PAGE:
I think scattering sceptics should be the island way. According to some, we get nothing right here in Lewis.

See me and my local education, though, we view it differently. We do things our own way, and that’s right for us. Anything else is just an inferiority complex – and I think these islands are just too good to have one of those.

Twenty-five is Silver, but Wisdom is Gold

A quarter of a century ago, I took a life-changing opportunity. It came in the form of the fledgling University of the Highlands and Islands, and its very first degree. It turned out a BSc in Rural Development really was for me.

I was a young Gaelic-speaker whose interest in her own culture was finally being validated. The eclectic obsessions and tangents that had never quite added up to anything clicked satisfyingly into place. Photos by Gus Wylie, a lecture from James Shaw Grant, articles written by Prof Donald Meek, all saying that the ‘rubbish’ I’d amassed in my head was not rubbish at all.

This mattered. And now I was beginning to have the tools to say what ‘this’ was.

Tertiary education ought to be a turning-point, and it was in my case. I learned so much about life, myself, and the Gàidhealtachd. It was then that I found out about the Highland famine, about people starving right here in the islands, about the 1872 Education Act, and the warped way that schooling had turned a people from its own culture.

In the quarter-century since Lews Castle College set me on that path of discovery, much has happened. There are, for instance, many more degree programs available, two of which I now teach on. Before coming back to the alma mater to work, in 2002, however, I spent four years in Ness working as a development officer, learning from, and about, people.

It was there I picked up two valuable life lessons: working for a committee is tough; and serving a community is thankless.

Fool me once and all that, but I have recently gone headlong back into the world of community development. By coincidence, the Factor of the Stornoway Trust estate –who works for the committee of which I’m now a member – was appointed twenty-five years ago too, the same year that the BSc Rural Development was validated.

I encouraged him to write me a guest blog to mark this milestone, and then swiftly gave up, because I’m not one to nag a Lewismen, and besides, I also know when I’m beaten. Like a lot of folk who have worked for committees, he has built up a natural resistance to being steered. Nonetheless, like a lot of folk who have worked for committees, I am a stubborn blighter, and will make a wee nod here to his silver anniversary, ge b’ oil leis. With any luck he’ll be sorry for not taking up his own pen instead.

The role of Factor has been fulfilled by some fairly monstrous figures – Patrick Sellar, Dòmhnall Munro – but our fellow’s name doesn’t really belong with those. Faint praise, you may think, but he’s an understated kind of cove, and I don’t want to make him blush.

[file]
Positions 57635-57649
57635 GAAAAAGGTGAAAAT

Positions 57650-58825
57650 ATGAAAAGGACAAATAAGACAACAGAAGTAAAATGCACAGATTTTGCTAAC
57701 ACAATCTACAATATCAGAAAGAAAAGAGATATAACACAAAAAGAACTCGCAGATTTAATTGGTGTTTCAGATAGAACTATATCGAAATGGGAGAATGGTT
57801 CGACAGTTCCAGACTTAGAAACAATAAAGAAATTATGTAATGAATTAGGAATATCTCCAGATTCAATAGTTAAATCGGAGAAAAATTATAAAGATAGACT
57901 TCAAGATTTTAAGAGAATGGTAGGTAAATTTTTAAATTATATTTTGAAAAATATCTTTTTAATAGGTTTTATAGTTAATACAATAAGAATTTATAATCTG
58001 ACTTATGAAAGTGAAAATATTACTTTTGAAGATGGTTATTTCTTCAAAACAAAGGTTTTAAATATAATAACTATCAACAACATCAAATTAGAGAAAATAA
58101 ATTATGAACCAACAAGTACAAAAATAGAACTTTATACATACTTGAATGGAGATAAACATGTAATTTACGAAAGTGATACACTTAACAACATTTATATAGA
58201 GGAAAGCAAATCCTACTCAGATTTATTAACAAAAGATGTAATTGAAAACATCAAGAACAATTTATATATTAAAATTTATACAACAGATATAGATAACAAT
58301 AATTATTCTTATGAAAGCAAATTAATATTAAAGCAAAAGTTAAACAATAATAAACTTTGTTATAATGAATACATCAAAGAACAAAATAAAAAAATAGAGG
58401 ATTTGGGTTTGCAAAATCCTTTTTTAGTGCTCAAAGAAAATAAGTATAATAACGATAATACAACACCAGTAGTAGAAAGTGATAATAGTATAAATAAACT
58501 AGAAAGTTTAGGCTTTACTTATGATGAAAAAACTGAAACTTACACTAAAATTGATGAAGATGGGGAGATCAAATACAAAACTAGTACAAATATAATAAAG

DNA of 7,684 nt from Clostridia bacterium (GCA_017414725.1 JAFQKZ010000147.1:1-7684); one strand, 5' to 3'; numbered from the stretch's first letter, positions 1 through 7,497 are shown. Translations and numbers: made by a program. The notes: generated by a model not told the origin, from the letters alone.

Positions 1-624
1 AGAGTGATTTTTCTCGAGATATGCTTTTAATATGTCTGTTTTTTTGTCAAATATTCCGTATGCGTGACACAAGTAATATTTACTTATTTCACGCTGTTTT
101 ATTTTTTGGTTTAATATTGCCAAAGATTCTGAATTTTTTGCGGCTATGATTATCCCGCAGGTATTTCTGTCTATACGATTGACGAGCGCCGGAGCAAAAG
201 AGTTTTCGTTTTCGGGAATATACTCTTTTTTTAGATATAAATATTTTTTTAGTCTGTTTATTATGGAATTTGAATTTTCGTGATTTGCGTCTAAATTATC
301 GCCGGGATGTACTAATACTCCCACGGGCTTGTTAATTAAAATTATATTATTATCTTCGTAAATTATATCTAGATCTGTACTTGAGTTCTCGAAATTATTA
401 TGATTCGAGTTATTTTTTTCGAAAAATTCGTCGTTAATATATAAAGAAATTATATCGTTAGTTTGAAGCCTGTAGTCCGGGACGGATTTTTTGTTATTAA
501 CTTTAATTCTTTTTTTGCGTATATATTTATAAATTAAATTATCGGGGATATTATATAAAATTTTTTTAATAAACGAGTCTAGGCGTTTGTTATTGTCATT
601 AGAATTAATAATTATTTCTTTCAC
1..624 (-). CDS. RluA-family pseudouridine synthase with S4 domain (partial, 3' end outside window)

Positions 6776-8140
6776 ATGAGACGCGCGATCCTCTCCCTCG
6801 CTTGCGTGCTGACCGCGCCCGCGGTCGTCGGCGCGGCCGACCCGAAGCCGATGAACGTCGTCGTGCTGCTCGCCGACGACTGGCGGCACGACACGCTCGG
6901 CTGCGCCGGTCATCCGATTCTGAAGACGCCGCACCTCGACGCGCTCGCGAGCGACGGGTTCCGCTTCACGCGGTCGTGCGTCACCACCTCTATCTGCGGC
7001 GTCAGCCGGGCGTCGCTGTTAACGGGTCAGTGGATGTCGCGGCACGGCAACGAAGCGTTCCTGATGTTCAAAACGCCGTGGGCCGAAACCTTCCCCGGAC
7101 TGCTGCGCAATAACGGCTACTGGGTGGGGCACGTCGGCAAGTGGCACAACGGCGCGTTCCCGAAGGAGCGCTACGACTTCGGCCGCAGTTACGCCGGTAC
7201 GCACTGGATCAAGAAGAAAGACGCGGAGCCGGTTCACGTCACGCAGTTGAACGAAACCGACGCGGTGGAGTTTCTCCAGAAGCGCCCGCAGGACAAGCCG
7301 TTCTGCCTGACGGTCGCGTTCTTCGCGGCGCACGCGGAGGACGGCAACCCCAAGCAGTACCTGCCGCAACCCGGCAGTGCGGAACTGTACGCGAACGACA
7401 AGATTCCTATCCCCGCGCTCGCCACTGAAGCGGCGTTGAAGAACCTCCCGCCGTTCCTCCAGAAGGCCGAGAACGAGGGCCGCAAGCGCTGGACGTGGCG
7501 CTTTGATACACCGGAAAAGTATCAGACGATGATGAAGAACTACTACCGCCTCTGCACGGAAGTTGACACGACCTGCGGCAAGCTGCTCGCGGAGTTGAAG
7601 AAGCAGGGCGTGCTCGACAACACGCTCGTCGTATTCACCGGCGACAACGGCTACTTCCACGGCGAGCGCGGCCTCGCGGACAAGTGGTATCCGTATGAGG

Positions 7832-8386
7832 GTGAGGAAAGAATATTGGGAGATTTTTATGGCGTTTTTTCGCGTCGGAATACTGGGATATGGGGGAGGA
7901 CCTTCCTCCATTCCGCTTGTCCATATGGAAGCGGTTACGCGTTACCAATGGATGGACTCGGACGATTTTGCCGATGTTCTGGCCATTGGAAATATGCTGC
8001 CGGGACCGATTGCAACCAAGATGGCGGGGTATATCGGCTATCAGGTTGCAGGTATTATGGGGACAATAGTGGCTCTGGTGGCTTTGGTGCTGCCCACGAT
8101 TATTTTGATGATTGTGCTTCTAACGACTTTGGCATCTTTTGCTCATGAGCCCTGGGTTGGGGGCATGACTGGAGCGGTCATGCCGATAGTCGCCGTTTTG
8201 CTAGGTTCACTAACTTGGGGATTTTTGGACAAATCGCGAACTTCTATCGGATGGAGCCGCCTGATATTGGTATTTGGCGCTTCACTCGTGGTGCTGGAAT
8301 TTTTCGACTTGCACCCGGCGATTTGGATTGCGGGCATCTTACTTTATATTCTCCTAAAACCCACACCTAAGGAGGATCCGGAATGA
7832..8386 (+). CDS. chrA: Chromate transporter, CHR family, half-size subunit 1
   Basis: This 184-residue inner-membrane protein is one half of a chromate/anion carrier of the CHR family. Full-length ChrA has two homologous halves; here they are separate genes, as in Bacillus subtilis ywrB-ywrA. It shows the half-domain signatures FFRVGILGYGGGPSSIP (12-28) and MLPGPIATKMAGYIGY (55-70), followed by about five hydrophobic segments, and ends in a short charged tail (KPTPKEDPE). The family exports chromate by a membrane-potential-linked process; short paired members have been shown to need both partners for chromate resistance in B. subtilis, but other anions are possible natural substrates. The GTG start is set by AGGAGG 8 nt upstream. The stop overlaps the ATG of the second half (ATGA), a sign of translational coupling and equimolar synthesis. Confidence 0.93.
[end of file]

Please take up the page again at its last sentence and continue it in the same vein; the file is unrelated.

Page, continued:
Oh, alright, then. You’ve twisted my arm.

He’s funny. Not funny-peculiar. Well, yes, maybe a little peculiar. It wouldn’t make for sanity, would it, working with the likes of . . . well, me. But he’s mostly funny-ha-ha. A sense of humour and – if possible- a sense of the ridiculous, make working for a committee bearable.

Come to think of it, there is actually one similarity between himself and Dòmhnall Munro – Matheson’s hated Factor, known variously as the Shah or the Beast.

I don’t mean his infamous treatment of widows. Despite some provocation, he’s managed not to oppress me much anyway.  In fact, I was thinking more of his influence in local life here in Lewis.

Munro was chair of the Parochial and the School boards of all four parishes; he was vice-chairman of the Harbour Trustees; Director of the Stornoway Gas Company; Director of the Stornoway Water Company; Deputy-chairman of the Road Trust; Baron Baillie, and much more besides.

Our Factor is Chair of Lewis Crofters, he is grazing clerk in Laxay, he is a committee member of the Lewis & Harris Sheep Producers, of the Lochs Show; he is a director of the Lewis & Harris Auction Mart, and much more besides.

That is largely where the similarity ends, though. One took all that he could out of Lewis and its people; the other puts all that he can back in.

He (mostly) quietly puts up with a lot. I know, because I’ve worked for a committee and for a community. People don’t count the long hours, or the extra miles; they only want to criticise. They don’t tend to value your point of view, or knowledge, because they’re too busy imposing their own.

And this is the real lesson I have gleaned over the past twenty-five years. No matter what area of life you find yourself in, look to the experience and wisdom of others who have been treading that path longer than you have. A course of study is limited in what it can teach you; but human example is boundless. This island is full of people with much to teach – and most of them are not in classrooms or lecture halls.

I have learned, and am still learning, from people who are usually older, but always wiser, than I. Wisdom can sometimes simply be the art of deferring to someone who knows more, or knows better.

Our society, though, is becoming increasingly hostile to that concept, seeing it as weakness to admit that you don’t know everything. Opinion is pushed into the vacancy left by knowledge and understanding. Youth is exulted over the sagacity of age, despite all the warnings from history that this is rank foolishness.

Well, here I am going on record, twenty-five years on, neither young nor old, and admitting that I am still very much on a learning curve. My favourite writer – Neil Gunn – put it perfectly, as ever, when he wrote:

‘Knowledge of ignorance is the end of so much knowledge, and the beginning of wisdom’.

Come back in another quarter-century and maybe, just maybe, I’ll have something to say that’s worth the hearing.